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326 THE CIRCLE.
more particularly in some of the closing scenes of many of the spectacles at a theatre, if an observer only watches closely he will perceive that they are all eating; and it must much enhance the gratification of any feeling mind in witnessing the docility of these animals when we can banish from the mind the very erroneous idea that our gratification is purchased at the cost of suffering and cruelty to the animal. There is not perhaps one man in five thousand that has not often been in some stable, but I think I may say there is not one in that number who has been in a stable of amphitheatrical horses, or seen them in their daily morning rehearsals, consequently very few persons indeed know any thing at all about how they are treated: they see them do things quite unnatural to the horse, consequently conclude some unnatural means are employed to subject them. To show how little an audience, speaking collectively of them, know what it is difficult to teach these horses and what it is not, I may venture to say that when seeing a horse galloping round the ring, they consider such a horse as of very little value to his proprietor when put in comparison with the one that takes a tea-kettle off a fire, and such a supposition is quite a natural one; they will be surprised to hear that where ten horses may be got that may be made perfect as trick horses, not one among them would perhaps be worth a farthing as a ring-horse. The reader must carry in mind that if the trick horse fails or makes a blunder in his performance, the only consequence is a momentary mortification to his teacher, and the next moment he does it perfectly; but if the ring-horse makes a serious blunder in his
SUCH IS POPULAR APPLAUSE.
duty, the life or limbs of his rider are endangered. A good ring-horse, though he must have speed, wind, endurance, and courage, must be a perfect automaton of a horse so far as regards any thing done that would alarm or annoy any other. It would far exceed my limits to state the many things that would make a horse useless in the ring : some are too hasty, some too sluggish; some never can be taught to go an even pace, be that fast or slow; some will not keep close to the outside of the ring, others swerve a little from the orchestra ; others will not bear the flags about their head; others will accelerate or retard their pace when the rider leaps; some will not go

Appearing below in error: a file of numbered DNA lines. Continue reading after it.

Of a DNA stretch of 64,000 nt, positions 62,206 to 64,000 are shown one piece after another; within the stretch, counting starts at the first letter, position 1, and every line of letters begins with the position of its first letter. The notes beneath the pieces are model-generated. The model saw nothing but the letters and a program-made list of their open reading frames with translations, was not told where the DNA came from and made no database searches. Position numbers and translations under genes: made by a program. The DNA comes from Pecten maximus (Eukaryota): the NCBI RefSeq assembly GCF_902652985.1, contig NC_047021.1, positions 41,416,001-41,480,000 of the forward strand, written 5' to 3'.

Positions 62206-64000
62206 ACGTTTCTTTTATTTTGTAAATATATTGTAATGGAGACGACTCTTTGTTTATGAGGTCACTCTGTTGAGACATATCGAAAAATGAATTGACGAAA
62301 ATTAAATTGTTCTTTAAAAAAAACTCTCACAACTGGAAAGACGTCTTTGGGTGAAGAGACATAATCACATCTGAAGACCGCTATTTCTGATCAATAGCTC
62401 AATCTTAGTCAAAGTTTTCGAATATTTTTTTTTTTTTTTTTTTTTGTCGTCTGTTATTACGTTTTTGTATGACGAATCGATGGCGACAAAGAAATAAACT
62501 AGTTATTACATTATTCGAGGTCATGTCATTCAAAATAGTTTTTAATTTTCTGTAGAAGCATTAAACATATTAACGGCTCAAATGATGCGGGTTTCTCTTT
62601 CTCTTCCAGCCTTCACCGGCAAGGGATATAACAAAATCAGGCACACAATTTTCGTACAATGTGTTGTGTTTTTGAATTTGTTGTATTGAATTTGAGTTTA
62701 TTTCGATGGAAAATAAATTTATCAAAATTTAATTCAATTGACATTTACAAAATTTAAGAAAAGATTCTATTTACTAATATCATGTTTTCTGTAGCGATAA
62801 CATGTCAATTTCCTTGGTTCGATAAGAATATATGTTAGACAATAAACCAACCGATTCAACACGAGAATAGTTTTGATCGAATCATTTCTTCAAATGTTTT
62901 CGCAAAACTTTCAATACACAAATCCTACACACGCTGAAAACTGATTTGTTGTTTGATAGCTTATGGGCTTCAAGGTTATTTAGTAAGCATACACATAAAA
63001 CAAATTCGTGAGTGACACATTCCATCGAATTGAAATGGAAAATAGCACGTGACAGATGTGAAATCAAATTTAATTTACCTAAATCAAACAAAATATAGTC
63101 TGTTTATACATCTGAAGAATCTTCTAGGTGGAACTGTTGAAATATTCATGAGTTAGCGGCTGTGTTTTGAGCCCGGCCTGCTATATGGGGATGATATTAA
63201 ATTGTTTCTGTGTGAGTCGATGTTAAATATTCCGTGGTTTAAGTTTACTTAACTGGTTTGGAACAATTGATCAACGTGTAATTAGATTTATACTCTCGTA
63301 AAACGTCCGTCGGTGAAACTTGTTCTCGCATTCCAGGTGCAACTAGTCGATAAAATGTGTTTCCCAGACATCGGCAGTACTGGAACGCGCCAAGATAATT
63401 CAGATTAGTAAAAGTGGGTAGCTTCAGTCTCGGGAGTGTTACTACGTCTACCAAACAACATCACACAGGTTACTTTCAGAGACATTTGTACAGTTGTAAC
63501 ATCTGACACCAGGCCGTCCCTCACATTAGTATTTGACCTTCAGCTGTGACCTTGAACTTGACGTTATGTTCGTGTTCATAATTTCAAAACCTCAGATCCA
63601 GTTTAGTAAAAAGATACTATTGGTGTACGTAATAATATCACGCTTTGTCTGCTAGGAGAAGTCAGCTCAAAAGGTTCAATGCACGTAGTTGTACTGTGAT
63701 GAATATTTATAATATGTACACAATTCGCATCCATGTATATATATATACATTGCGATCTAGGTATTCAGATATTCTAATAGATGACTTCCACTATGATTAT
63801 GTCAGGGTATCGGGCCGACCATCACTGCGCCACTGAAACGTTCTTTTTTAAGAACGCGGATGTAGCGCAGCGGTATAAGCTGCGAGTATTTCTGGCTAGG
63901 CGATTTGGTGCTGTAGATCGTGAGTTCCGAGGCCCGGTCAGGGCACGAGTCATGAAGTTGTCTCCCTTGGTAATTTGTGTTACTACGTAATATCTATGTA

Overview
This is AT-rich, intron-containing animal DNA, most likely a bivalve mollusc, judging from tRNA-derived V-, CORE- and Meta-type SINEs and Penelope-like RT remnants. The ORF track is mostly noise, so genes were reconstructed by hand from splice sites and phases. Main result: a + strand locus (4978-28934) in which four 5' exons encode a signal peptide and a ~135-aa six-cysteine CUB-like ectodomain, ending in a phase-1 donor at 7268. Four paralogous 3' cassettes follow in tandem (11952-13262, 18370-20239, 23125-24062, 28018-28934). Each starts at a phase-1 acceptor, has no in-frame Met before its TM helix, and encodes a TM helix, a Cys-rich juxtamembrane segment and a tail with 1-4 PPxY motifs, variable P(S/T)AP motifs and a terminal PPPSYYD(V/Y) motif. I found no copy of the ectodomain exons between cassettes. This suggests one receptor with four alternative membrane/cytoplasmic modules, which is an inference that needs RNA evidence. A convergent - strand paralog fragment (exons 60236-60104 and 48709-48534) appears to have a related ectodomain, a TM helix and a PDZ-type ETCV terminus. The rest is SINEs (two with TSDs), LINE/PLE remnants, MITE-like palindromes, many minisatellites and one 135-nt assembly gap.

under the board or cloth steadily; others, if hit, fly too much from the whip; some will hit their legs in going round; in short, I could mention twenty failings that a horse might have that would prevent his ever being a horse that could be depended upon in the ring. When he is, he is beyond price to his owner. The horse that jumps through a hoop covered with paper gets great applause, the horse that simply goes round the ring none; whereas his doing this is what very few will do well, and there is not one in twenty that will not do the other in a very few days.
I have not attempted to tell the public the modes by which all these horses are taught their tricks : different masters have different modes: I have told, however, how horses may be taught certain things; and, mutatis mutandis, all tricks are taught on the same principle. My only motive in doing this has been a wish to do justice to those who own and instruct such horses, by showing that patience, gentleness, and encouragement is the leading prin